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    One thing that kept demand for manual focus lenses high (Nikon for sure, and to some extent Canon FD) was the release in the last few years of a lot of adapters for such lenses to be used on video cameras. Such cameras, with their tiny sensors, have nearly infinite depth of field with almost all focal lengths, so these adapters (sometimes generically referred to "DOF Adapters") allowed videographers to have the kinds of perspectives and shallow depths of field previously only known to 35mm movie cameras and still photographers. I wonder if, with the release of Digital SLRs that can take movies, the demand for these adapters, and thus for older manual focus lenses, will slack off a bit again?

    Duncan

  6. #6
    Greg Davis's Avatar
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    Sony is releasing a video camera that will have interchangeable lenses in their new "E" series with an optional adapter for the A mount Minolta AF lenses. That means the market for these lenses will be greater, thus demanding higher prices.
    www.gregorytdavis.com

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  7. #7
    Scott_Sheppard's Avatar
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    Quote Originally Posted by ted_smith View Post
    Should us film shooters take this as a good sign I wonder? It suggests to me that in the last two years, the demand for film cameras like the F5 has not declined, or is it just that the F5 is famed for being so good that it is holding its price? Is that fair, and have others found this to be the case, or not?
    Ted:

    The ONLY advancing market in analog photography is the Wedding and Portrait segment.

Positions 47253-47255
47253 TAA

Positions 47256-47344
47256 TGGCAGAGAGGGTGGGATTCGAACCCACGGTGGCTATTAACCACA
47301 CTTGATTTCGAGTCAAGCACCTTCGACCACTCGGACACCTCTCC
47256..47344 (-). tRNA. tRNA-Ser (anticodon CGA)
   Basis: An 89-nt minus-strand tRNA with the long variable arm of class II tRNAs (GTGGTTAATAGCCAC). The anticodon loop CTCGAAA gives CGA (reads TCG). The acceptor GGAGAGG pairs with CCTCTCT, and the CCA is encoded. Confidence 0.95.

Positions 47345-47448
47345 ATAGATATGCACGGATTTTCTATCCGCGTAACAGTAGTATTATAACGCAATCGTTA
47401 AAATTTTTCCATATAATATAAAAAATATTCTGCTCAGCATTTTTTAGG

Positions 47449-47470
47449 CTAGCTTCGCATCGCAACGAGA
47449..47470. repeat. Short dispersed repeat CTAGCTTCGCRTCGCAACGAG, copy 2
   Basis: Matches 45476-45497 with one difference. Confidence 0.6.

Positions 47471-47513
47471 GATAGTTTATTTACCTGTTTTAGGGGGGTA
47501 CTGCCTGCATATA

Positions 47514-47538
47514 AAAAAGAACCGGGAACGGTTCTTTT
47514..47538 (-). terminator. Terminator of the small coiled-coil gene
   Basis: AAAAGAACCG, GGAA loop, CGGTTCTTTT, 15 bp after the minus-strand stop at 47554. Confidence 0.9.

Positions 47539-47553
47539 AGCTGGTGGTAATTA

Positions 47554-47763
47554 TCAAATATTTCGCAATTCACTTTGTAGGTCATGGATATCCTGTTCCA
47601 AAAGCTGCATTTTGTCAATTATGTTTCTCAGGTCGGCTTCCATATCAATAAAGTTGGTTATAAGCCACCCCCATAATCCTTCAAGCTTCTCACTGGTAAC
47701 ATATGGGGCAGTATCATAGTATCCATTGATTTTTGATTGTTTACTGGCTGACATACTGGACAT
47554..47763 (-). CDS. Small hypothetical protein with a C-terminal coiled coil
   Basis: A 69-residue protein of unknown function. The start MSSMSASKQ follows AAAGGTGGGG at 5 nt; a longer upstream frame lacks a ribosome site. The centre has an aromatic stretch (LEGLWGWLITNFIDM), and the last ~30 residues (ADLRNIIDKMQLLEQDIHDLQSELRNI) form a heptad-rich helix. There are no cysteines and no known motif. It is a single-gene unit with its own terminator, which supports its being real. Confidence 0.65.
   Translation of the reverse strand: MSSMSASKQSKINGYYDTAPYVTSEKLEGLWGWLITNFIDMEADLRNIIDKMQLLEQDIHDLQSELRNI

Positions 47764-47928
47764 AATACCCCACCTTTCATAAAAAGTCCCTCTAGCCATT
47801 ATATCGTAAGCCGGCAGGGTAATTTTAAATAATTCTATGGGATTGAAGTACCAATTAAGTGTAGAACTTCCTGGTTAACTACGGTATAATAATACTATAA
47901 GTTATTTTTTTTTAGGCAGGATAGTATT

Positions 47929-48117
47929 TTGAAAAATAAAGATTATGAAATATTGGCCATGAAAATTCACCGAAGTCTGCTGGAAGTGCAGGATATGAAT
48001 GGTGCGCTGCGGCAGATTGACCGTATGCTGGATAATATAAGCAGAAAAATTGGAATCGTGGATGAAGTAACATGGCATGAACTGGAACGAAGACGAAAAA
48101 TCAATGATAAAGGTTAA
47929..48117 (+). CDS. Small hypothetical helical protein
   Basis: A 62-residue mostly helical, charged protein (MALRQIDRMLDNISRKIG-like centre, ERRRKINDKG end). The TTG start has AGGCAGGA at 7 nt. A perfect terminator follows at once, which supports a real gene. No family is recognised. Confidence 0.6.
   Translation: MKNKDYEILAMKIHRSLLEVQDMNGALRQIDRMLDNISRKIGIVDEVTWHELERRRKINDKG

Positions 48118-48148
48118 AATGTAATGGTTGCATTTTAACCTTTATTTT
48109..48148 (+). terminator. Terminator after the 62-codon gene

As the F5 is overkill for most other uses, It still has strength in the W/P sector.

    Also it is the HIP deal right now to shot film and hipsters with $$ are gobbling up these cameras as they are 1/20 the price of Digital.

    Thanks

    Scott
    Scott Sheppard
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  8. #8
    taulen's Avatar
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    Dont know, seems you can get good prices sometimes, for example, there is a F5 for sale in Norway atm. for 200£, and it looks really good, no tear and wear as I can see. So you can probably get some good deals if you can wait it out.

  9. #9
    Carl V's Avatar
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    Some Nikon 35mm bodies even cost as much to buy second hand as what they were selling for when they were new several years before. I only refer to dealers here in the UK, but the last new price for the FM2n back in 2001 was about £400 for a chrome body, and around £20 more for the black finish. Today, mint condition examples of these bodies fetch virtually the same price. The same goes for the FM3a. They still command a high price even though they were discontinued in 2006.

    Nikon's manual 'ai' and 'ais' lenses tell the same story.
    Carl.

  10. #10
    fotch's Avatar
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    You have to factor in the value of the currency for then and now.
    Items for sale or trade at www.Camera35.com